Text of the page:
The College is moving full speed ahead.
In previous issues of the ACR Bulletin James H. Thrall, M.D., FACR, has written about navigating change, and John A. Patti, M.D., FACR, has written about staying ahead of the curve.1,2 I have great admiration and respect for these and other past chairs, and I want to thank them for their mentorship.
I propose another metaphor: The ACR, large, complex, and powerful, sails along like a huge battleship. To keep the ship moving forward, we as ACR's leadership will need to make slight course corrections as we adjust to external and internal conditions. Likewise, we have many challenges in each of the College's pillars of advocacy, economics, education, quality and safety, and clinical research. Most importantly, however, we must defend the rights of our members and always keep the best interests of our patients in mind. The members of the CSC have amazing breadth and depth of expertise.
I am extremely honored and gratified to begin my two-year service as chair of the ACR Board of Chancellors (BOC). I am a private practice radiologist with 34 years of experience in a large group in Fort Worth, Dallas, and Grapevine, Texas. I am very pleased that my associates understand the need for service to organized radiology, allowing me to reduce my clinical duties substantially. I know the ACR well. I have served as an alternate councilor, councilor, and member of the Council Steering Committee (CSC) as well as a member of the BOC for more than 10 years. I also served as vice speaker, speaker, and secretary treasurer and vice chair of the board.
Drawing upon my experience and with the help of our BOC, CSC, and Council, my plan is to keep the ACR ship moving forward. The College has more than 35,000 members, 400 staff, and 1,000 physician volunteers serving on our commissions, committees, and task forces. In light of this tremendous support, the College is well equipped to make slight changes in course and respond to external factors in a positive way. The current chancellors of the BOC are as talented and diverse a group as we have ever had. Under the leadership of Council Speaker Howard B. Fleishon, M.D., M.M.M., FACR, and Vice Speaker Kimberly E. Applegate, M.D., M.S., FACR, the CSC, which has grown over the past few years, is well positioned to interface with the BOC and the Council.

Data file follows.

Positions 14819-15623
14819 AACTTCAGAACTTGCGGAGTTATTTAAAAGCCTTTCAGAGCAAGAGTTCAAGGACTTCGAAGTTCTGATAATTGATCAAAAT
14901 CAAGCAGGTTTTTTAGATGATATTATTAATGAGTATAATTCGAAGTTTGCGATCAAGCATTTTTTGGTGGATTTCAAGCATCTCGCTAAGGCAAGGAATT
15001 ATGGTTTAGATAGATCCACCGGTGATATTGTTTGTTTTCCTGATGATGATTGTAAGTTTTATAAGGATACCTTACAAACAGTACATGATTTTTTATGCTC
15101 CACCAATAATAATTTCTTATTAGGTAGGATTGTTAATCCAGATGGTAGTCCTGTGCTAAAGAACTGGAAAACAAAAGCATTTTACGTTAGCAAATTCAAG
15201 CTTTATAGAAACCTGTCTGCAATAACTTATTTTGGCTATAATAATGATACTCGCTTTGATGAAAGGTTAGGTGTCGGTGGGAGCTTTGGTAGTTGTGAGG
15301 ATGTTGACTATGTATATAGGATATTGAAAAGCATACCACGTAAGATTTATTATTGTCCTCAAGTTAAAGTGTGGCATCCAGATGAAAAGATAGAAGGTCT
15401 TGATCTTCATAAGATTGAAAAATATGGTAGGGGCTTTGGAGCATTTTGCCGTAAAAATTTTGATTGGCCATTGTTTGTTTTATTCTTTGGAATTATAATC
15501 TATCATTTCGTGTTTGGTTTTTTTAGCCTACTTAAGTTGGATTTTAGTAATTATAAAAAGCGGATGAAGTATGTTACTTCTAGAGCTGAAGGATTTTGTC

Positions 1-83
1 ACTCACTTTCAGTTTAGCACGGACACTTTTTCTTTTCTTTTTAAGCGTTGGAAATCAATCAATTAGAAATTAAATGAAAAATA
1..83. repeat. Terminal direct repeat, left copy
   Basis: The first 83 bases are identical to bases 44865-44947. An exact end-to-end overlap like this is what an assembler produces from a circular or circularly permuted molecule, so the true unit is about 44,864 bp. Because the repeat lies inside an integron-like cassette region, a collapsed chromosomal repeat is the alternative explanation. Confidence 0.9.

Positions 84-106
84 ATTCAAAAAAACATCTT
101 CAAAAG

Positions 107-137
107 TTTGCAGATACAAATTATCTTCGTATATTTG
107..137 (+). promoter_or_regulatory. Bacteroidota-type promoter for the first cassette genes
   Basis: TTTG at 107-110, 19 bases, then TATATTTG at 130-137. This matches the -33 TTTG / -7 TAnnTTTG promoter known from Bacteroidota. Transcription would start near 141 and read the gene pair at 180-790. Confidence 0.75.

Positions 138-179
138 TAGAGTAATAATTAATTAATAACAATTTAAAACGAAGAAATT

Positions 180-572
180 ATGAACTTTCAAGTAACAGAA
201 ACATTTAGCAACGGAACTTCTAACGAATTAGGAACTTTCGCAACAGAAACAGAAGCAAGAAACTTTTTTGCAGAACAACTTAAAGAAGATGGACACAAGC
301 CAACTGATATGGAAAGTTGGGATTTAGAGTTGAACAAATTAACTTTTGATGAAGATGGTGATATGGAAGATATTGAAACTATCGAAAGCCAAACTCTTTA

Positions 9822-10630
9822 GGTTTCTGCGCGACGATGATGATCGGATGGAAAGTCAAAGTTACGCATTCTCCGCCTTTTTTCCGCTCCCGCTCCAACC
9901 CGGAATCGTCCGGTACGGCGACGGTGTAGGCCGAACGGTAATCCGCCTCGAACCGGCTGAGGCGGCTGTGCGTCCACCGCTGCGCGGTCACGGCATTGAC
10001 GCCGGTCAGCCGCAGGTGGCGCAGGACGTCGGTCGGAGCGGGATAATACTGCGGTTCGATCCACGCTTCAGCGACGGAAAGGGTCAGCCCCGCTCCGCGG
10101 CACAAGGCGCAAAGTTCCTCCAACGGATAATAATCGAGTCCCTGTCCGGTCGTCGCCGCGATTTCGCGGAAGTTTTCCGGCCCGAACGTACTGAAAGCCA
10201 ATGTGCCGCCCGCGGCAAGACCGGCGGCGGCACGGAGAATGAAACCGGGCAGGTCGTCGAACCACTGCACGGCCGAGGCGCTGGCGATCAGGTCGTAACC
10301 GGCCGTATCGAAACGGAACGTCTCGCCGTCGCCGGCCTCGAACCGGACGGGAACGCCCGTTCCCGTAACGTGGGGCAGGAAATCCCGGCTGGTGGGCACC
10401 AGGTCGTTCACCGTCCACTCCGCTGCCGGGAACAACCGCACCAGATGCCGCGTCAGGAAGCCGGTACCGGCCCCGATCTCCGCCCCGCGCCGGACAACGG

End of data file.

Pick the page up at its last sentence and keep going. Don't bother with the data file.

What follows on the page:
The College has more than 35,000 members, 400 staff, and 1,000 physician volunteers serving on our commissions, committees, and task forces.
I plan to increase communication and interaction between the CSC and the BOC in several ways. The ACR Executive Committee will have more frequent and relevant meetings. These meetings will be more proactive than reactive and will give the CSC a greater voice and understanding of the issues and plans of the College. The speaker will also participate for the first time in leadership retreats, and the CSC will be invited to join the winter meeting of the BOC. Also, I plan to ask a chair from one of ACR's commissions to contribute a one-page update in each issue of the ACR Bulletin. The first update, which will appear in the July/August issue, will feature Albert L. Blumberg, M.D., FACR, the chair of the ACR Commission on Radiation Oncology. I believe these reports will increase transparency and provide you, the ACR membership, with a better understanding of the commissions' activities.
Hopefully, you are aware that we are planning to expand the AMCLC in 2015 into a meeting that will include programming for all ACR members. All of the features of the AMCLC that are important to our alternate councilors and councilors will be preserved, but we also plan to add programming from the American Institute for Radiologic Pathology, ACR Education Center, the Radiology Leadership Institute, and other sources. A planning committee is currently hard at work looking at the details of this endeavor. For more about the 2015 annual meeting, read an article in the March 2012 ACR Bulletin at http://bit.ly/MarBulletinAMCLC2015.
In support of the new meeting format, as well as ACR's many other projects, products, and services, we are fortunate to have CEO Harvey L. Neiman, M.D., FACR, and his dedicated staff, who are as hard working and knowledgeable as ever — despite stresses associated with renovations to the ACR headquarters in Reston, Va., and the consequent temporary relocation to an office building down the street.
From building relocations to improving services for members, the challenges ACR faces are great and the opportunities are even greater. When I first ran for the CSC, I pledged to give my time, energy, and enthusiasm to the College in my two minute speech. I reaffirm that commitment today and promise to help steer the ACR on the best possible course into the future.
1. Thrall J. “Navigating Through Change.” ACR Bulletin 2008;63(6):2.
2. Patti J. “Staying Ahead of the Curve.” JACR 2010;7(6):389–90.
By Paul H. Ellenbogen, M.D., FACR, Chair